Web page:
The Parasocial Fantasies of QAnon

For the mothers of QAnon, a vote for Marjorie Taylor Greene is a vote for themselves.

At the start of the summer of 2020, members of the far-right conspiracy theory QAnon launched a patriotic publicity campaign. Equipped with MAGA hats, camouflage jackets, or assault rifles they produced short videos of themselves reciting the U.S. military’s oath to uphold the Constitution. They released these videos across a litany of social media apps, each tagged with #TakeTheOath. Suddenly, the once anonymous movement had thousands of members sharing their faces all across the internet, and America was able to see how so many of these conspiracy theorists looked and sounded. Unsurprisingly, many young, white, self-serious men growled out their lifted civic code, but littered among these would-be minutemen were more familiar faces: with blonde hair, blue eyes, and a touch of mascara to hide the signs of aging, QAnon was starting to look like a suburban mom.

Mothers’ presence in QAnon was nothing new. The #SaveTheChildren campaign that flared up with every viral story of child trafficking had roped in enough mothers for them to form a distinct coalition among the conspiracy theory’s ranks. However, these moms were going public with vlogs, TikToks, and YouTube channels as one of QAnon’s most notorious (former) members lurched closer to a federal congressional seat.

Georgia representative Marjorie Taylor Greene, who has since denounced her conspiratorial beliefs and forgiven herself for being tricked into believing them, matters more to QAnon than she does to the peach state. Like any public official (save Trump) QAnons have their reservations about her: is she a puppet of the deep state, does she actually believe in Q, can she stay uncorrupted? But her lasting appeal can be explained by a simple fact: she looks like the women from the #TakeTheOath campaign. Perhaps more importantly, she sounds like them.

When Greene was recently tasked with defending herself in the House, she gave a speech that did little to absolve her of her abhorrent beliefs. On conservative and conspiratorial social media, excerpts of her speech were circulated and celebrated. More critical reviews came from liberals, who noted her lackluster oration and vapid charisma. In her speech, I didn’t see the viral hits produced by the likes of representatives Katie Porter or Alexandria Ocasio-Cortez, whose silver tongues and sharp wit have routinely placed them at the top of social media trends. Instead, I saw the bleach blonde mothers in their California Ranch kitchens reciting a military oath. Her meandering cadence, stuttered delivery, awkward jokes, simple sentences, and logic that appealed to key themes of American identity such as religious obligation and domestic protection were all reminiscent of the mothers championing the #SaveTheChildren movement. The speech’s ecstatic response from the right didn’t reflect an extemporaneous triumph; it reflected its audience’s self-congratulatory attitude. It was as if the mothers of QAnon had made it to the big league, and, while Greene might deny it now, they kind of have.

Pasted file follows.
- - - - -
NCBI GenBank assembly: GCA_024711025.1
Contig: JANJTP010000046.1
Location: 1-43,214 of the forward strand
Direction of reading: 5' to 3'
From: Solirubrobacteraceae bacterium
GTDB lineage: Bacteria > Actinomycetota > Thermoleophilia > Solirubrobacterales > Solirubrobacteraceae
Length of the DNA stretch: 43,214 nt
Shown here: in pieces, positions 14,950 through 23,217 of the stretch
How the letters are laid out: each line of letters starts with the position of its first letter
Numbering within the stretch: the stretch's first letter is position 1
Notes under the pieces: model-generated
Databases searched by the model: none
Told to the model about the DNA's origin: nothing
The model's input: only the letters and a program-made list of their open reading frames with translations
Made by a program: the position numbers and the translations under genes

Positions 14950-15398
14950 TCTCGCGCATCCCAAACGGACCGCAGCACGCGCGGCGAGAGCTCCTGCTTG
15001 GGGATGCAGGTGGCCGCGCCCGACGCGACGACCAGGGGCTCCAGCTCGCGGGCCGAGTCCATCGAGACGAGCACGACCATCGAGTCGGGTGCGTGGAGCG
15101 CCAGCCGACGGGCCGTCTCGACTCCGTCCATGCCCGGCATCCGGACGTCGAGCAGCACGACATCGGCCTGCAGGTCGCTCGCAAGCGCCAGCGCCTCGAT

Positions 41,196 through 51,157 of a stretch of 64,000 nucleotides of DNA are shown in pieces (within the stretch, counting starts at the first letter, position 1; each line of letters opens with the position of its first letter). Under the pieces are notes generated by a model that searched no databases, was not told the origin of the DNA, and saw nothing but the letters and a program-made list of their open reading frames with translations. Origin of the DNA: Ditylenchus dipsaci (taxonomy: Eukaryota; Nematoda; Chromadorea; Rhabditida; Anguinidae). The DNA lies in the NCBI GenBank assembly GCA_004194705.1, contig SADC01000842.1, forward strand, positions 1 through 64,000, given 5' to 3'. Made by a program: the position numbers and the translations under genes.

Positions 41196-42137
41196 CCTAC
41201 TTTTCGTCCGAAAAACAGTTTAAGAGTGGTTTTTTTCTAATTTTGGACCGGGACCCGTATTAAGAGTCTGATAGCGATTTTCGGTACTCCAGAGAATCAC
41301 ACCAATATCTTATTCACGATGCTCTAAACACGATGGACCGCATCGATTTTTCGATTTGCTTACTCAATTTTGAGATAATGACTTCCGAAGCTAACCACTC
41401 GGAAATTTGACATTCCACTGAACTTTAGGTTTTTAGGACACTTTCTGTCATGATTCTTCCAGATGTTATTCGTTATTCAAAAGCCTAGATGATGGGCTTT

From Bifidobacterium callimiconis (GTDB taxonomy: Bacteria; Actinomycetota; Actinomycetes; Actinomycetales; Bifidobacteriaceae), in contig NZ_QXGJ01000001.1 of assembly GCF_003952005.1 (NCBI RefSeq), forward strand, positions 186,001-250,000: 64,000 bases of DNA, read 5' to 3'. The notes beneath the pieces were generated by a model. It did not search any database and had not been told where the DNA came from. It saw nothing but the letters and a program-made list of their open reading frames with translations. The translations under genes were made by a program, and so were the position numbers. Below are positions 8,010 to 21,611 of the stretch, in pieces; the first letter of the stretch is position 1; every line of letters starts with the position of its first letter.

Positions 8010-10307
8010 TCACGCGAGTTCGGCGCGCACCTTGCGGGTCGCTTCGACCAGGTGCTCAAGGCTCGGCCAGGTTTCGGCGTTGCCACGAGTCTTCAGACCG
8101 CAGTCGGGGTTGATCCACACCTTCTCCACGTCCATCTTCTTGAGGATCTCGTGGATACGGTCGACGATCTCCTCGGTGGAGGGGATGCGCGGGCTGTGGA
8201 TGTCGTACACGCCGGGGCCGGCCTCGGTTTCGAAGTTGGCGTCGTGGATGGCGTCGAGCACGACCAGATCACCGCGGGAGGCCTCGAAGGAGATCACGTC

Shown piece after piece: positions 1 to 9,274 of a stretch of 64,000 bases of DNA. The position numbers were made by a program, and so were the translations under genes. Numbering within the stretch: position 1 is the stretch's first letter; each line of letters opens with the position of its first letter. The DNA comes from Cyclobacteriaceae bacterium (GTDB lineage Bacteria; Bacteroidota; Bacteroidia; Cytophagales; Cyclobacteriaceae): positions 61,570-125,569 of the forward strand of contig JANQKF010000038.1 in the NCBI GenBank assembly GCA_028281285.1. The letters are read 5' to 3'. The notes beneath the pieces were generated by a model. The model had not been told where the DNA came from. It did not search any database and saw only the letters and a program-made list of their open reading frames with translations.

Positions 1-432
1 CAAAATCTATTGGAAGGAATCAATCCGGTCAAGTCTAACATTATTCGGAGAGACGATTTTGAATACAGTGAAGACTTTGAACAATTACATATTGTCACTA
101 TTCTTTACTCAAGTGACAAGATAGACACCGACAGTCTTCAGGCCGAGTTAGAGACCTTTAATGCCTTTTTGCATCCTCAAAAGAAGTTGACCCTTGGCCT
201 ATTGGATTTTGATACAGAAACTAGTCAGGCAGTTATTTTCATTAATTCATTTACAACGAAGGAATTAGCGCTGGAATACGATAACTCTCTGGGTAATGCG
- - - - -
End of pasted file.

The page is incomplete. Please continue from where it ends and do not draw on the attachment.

While the Democratic Party champions its diverse coalition of politicians and officials, the Republican Party’s most prominent Black conservatives perpetuate the myth of racial colorblindness. They don’t claim to be a party of diverse identities but one of homogeneous ideals. It’s no surprise then, that they wind up with homogenous identities. For the white, suburban moms of QAnon, they have voted for themselves to have power, and they don’t mind the wandering speeches and lack of personality—it’s like having a conversation with one of their own.

The unfortunate truth is that objectification and white supremacy drives male support of Greene. From a conspiracy theorists who regularly post picture of women sporting the American flag as a two-piece, it’s unsurprising that their love of Greene is as sexual as it is political. In the replies of social media posts from or depicting prominent conservative women—Kellyanne Conway, Sarah Palin, Michele Bachmann, Kayleigh McEnany, Kaitlin Bennett—there are men needlessly discussing the things they would like to do with those women, often buffering their sexualization with remarks about their real American beauty (white skin, blonde or brunette hair, and slim figures). In fact, they’ll make the same kinds of remarks about Democratic women, but this time frame their misogyny with tacit racism or classism. Greene represents the kind of woman they want to see all over America in addition to in their beds.

In this way, Greene fulfills fantasies much as Trump did. Trump was the fantasy of the American Dream, of wealth and power and sex, of regular guys running things. Greene is the fantasy of the suburban mother making it to Congress, and she is herself the fantasy wife. A vote for her is a vote for their imaginations, support for their fantasies.

On the homogeneity of the parties, from Pew Research:

Party demographics showing the whiteness of Republicans